Tuesday, 8 October 2013

Movie Review: Steel Magnolias (1989)


A dramatic comedy with an engaging ensemble cast, Steel Magnolias is a talkfest that covers a lot of ground, but rarely achieves any significant forward momentum.

In small town Louisiana, Shelby Eatonton (Julia Roberts) suffers from severe diabetes, but is preparing to get married. Her mother Mary Lynn, better known as M'Lynn (Sally Field), is close to her daughter, and worries that Shelby's life may be in danger if she ever decides to try and have children. M'Lynn's friends are the town's hairdresser Truvy (Dolly Parton), the local wealthy sophisticate Clairee (Olympia Dukakis), and the slightly off-kilter, always frazzled Louisa, better known as Ouiser (Shirley Maclaine).

Truvy is married to the frequently absent Spud (Sam Shepard), while Ouiser has a long-running feud with M'Lynn's husband Drum (Tom Skerritt). A newcomer to the group is the young Annelle (Daryl Hannah), who gets a job at Truvy's salon despite a seemingly dark past. The women spend a lot of time talking and helping Shelby prepare for her big day. After marrying Jackson (Dylan McDermott), Shelby does indeed get pregnant, and delivers a healthy child. Meanwhile, Annelle goes through a wild period before finding religion. And suddenly, M'Lynn's world is rocked by tragedy.

Steel Magnolias is an adaptation of the play by Robert Harling, which he wrote to help cope with the real-life loss of his sister to diabetes. And the movie carries a sincere heart, depicting real women coping with the joys and tears of the real world to the best of their abilities, supporting and comforting each other through the bad times, and celebrating the good times together. In between they gossip a lot, poke fun at each other, and talk through all the issues in their lives and throughout the town.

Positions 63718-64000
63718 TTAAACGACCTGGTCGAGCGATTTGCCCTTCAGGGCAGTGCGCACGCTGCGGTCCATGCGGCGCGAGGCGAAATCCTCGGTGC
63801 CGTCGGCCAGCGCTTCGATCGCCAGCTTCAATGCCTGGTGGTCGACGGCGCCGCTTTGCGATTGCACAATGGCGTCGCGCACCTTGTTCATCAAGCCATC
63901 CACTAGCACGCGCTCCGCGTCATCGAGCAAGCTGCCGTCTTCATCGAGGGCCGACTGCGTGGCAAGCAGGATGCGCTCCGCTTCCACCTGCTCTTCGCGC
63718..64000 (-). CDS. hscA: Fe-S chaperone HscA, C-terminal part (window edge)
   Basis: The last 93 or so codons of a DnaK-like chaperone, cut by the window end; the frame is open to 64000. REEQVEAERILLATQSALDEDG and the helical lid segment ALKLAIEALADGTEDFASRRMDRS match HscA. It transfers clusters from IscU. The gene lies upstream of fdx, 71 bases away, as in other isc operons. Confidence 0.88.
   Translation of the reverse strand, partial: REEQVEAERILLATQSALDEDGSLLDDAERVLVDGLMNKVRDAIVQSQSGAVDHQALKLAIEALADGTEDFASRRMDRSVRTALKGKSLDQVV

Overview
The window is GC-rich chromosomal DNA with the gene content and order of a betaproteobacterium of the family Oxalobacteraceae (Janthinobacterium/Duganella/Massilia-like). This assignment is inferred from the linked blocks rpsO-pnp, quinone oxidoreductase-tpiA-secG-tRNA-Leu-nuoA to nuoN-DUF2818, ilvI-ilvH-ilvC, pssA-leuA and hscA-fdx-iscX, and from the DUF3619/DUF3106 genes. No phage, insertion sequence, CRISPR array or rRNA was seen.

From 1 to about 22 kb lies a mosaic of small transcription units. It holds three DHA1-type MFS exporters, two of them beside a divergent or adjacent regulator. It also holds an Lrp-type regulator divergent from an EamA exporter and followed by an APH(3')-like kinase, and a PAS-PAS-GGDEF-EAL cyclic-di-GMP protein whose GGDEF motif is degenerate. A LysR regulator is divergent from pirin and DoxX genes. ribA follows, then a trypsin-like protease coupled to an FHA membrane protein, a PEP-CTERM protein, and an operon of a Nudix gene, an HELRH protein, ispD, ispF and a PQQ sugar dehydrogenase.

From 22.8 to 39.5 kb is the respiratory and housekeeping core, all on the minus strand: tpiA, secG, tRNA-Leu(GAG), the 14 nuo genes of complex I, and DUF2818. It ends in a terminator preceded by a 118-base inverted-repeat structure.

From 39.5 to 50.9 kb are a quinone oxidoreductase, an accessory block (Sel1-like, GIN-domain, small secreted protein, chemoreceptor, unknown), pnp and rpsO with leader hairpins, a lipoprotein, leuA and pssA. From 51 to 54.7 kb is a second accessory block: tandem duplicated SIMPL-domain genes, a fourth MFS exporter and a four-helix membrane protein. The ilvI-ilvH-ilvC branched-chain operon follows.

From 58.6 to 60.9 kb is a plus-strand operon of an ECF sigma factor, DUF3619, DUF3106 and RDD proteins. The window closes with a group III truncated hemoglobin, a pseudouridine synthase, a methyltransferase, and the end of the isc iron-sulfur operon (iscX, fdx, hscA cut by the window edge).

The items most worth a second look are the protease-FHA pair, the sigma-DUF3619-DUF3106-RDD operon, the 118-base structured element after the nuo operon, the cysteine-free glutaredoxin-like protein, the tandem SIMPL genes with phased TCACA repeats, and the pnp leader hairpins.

As a women's view of middle class life in a quaint small southern town, there is little that is missing from Steel Magnolias, but the charm of life drifting by is also the film's weakness. Director Herbert Ross cannot find much impetus to push the narrative forward. Other than the central relationship between M'Lynn and Shelby, the rest is just so much fluff, and as the story waits for something to happen, the fluff gets fluffier and grows to fill all the corners of the screen. Truvy, Clairee, Ouiser and Annelle occupy a lot of time and space, but ultimately contribute very little, and their stories are truncated at both ends, their true purpose limited to just being friends of M'Lynn.

Harling and Ross do find success in opening up the play and expanding the set of characters. Outdoor scenes add colour, and many husbands and boys are introduced. Although they inject some testosterone into the flowing rivers of estrogen, Steel Magnolias remains solidly a women-dominated film, the likes of Spud, Drum and Jackson mostly serving as comic relief or dissolving into the furniture.

The cast is uniformly good, Sally Field unleashing a couple of emotional hurricanes towards the end, while Julia Roberts is more understated in facing her challenges. Dolly Parton, Olympia Dukakis and Shirley MacLaine compete for screen time in fairly one-dimensional roles, while Daryl Hannah goes through all sorts of transformations without ever quite being sure what she is doing in the movie. Hannah does, however, hit one high note opposite Field, with the two women standing at the epicentre of M'Lynn's tragedy.

A sweet visit with some great actresses, Steel Magnolias is always pleasant and sometimes poignant, if never profound.






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3 comments:

  1. I actually liked this one a lot and more than mystic pizza. My second favourite Julia Roberts performance as Shelby with Erin Brockovich as #1.

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